The Netherlands wasn't always a haven for patchouli-wearing, pot-smoking hippies.

The Low Countries were eventually occupied by the Hapsburg Spanish in the 1300s. That lasted until Spain got into a financially crippling 65-year tiff with the French over control of the Italian peninsula. In 1559, a peace accord was reached, and Spain drew down its troops from the Netherlands.

more canals in amsterdam
Canals are pretty.

Spain's withdrawal gave the Low Countries their first taste of autonomy and self-determination. Of course, self-governance was generally frowned on by the Monarchical Spanish (see also, Colonialism), so they launched the Eighty Years' War. But after only 22 of those years, the northern provinces finally beat back Spain's armies for a while.

a public plaza
A public plaza where they sell coffee.

The provinces that formed the Low Countries continued to fight the Spanish off and on again for another 28 years, until the costs of fighting had financially strained both Spain and the fledgling Dutch Republic. The Twelve Years' Truce was signed in 1609, but only lasted for ten before hostilities resumed (Learn more on Watch What happens Live with Andy Cohen”). 

The Netherlands' need for military capital at the start of the 17th Century prompted the enterprising Dutch to get into the spice trade, long dominated by both the Portuguese and House Atreides. To finance the building of ships, hiring of sailors, and threatening of nutmeg farmers, the Dutch created the world's first “fractional investment vehicle.”

Capitalism was basically invented in The Netherlands.

In the 1600s, they pioneered modern financial ideas like stock fraud, shell corporations, and economy-destroying speculative, asset-inflation bubbles.

Widely considered the world's first “stock,” The Dutch East India Company (or “Vereenigde Oost-Indische Compagnie” in stupid Dutch-speak) was formed by the Dutch government and given shockingly broad powers that would horrify any modern antitrust lawyer.

For context, imagine if Microsoft had been legally allowed to amass its own military and sign treaties with other nations. Yikes, right?!?

Prior to the creation of the VOC, voyages to Asia had to be bankrolled by a single rich person, whose fortunes went up or down with their ship.

painting of sailing ship
The VOC owned 5,000 ships at its peak.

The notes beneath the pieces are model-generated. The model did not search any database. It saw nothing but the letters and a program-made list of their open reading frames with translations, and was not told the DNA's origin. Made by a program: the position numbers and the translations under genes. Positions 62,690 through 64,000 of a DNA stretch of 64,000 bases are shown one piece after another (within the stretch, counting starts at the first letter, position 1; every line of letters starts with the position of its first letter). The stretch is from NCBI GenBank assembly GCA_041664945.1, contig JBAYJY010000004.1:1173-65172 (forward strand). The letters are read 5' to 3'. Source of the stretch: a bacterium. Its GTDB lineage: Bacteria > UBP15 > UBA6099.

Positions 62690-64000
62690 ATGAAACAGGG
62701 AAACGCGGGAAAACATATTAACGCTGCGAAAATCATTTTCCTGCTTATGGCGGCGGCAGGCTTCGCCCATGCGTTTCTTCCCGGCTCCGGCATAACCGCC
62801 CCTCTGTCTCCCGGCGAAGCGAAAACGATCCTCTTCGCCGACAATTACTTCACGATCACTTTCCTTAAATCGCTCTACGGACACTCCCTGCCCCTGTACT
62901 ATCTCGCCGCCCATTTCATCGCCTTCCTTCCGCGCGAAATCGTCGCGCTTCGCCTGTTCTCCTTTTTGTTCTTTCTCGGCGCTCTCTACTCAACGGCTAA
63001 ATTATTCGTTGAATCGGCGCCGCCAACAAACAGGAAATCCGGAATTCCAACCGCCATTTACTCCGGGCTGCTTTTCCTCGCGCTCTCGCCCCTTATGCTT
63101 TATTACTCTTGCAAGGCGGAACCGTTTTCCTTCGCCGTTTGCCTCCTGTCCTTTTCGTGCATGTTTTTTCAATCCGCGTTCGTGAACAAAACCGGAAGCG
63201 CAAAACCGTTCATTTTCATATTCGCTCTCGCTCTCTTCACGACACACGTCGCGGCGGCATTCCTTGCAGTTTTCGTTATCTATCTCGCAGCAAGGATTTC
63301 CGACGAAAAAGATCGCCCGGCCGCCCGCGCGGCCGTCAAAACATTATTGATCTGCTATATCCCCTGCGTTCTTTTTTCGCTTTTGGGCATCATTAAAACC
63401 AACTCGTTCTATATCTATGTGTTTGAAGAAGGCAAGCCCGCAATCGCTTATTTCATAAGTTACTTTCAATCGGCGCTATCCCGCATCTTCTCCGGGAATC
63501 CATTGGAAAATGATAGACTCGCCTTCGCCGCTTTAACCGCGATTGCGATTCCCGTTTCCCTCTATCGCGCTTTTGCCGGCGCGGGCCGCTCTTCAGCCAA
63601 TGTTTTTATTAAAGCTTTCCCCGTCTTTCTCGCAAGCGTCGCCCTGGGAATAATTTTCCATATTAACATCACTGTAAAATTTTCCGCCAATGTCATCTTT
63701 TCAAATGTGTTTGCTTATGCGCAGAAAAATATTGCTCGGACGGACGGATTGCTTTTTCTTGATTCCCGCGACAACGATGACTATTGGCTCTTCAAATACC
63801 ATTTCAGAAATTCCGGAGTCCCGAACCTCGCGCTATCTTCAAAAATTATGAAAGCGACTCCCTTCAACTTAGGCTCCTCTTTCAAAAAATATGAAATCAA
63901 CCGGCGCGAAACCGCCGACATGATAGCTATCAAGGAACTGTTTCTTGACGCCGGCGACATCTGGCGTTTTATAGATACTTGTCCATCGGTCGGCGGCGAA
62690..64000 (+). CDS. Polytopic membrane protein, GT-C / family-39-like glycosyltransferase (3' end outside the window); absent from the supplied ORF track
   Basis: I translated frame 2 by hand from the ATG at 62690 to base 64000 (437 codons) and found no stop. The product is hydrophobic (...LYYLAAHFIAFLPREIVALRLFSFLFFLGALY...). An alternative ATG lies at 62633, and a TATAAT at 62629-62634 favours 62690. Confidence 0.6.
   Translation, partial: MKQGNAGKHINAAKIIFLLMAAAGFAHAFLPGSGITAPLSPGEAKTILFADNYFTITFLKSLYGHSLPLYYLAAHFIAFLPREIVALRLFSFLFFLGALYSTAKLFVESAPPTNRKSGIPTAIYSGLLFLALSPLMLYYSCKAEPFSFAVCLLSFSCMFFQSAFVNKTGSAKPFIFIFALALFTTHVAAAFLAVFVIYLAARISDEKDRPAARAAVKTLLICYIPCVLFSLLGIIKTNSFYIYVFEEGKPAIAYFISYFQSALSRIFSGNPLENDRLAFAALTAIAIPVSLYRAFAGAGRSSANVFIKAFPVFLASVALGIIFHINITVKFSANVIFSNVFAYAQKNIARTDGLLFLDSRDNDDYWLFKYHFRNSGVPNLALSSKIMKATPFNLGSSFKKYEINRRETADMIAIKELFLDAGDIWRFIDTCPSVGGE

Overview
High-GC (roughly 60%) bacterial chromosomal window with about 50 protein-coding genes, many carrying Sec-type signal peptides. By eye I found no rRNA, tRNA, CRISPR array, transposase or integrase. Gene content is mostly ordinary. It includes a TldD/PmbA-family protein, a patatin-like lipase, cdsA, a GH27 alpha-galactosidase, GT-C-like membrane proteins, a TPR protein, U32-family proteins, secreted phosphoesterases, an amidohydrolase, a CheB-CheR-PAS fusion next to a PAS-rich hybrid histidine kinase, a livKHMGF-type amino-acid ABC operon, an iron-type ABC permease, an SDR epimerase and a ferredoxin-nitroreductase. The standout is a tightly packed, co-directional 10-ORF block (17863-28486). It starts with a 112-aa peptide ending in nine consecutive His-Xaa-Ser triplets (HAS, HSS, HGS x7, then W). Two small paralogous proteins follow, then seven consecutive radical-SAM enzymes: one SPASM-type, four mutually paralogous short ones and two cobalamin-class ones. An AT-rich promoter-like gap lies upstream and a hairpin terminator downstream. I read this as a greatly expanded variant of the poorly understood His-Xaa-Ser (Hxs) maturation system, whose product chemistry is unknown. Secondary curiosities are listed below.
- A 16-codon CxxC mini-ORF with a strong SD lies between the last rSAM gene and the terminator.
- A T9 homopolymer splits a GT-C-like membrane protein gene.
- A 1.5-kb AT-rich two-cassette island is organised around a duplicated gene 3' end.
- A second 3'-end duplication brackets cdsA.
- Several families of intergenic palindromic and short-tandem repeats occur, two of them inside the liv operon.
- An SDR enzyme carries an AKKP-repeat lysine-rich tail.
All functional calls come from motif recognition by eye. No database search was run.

Fractional ownership allowed regular people to invest in a company that spread risk across multiple voyages, at least one of which would probably hit pay-dirt.

Vertically-integrated and anticompetitive, the VOC quickly became the largest corporation that has ever existed. (Suck it, Apple!)

How to succeed by trafficking in turmeric.

spoonful of tumeric
Turmeric, (aka, Powdered gold).

Over the next 40 years, the Dutch East India Company racked up profits that would even impress drug dealers—up to $700,000/month—and soon became wealthy enough to finance a military and force the Spanish troops back to their damn sunny climate and sandy beaches.

The otherwise preoccupied Holy Roman Empire (Spanish Division) reluctantly recognized the independence of the Dutch Republic in 1648.

a citizen of amsterdam
I killed people over shit like cinnamon, cardamom, ginger, nutmeg, clove, and turmeric.

Thanks to the success of the VOC, Amsterdam was the financial center of capitalism for two centuries, a time known as “The Dutch Golden Age” (not a sex act). Tragically, it all came crashing down at the end of the 17th Century.

While the British were putting down pesky revolutionaries in America, the VOC were making overtures to trade with those same New Kids On The (World) Block. The British took umbrage at this affront, and proceeded to bitch-slap the VOC's colonial interests all around the globe. In 1799, the Dutch East India Company added another “first” by becoming the first multinational to file for bankruptcy.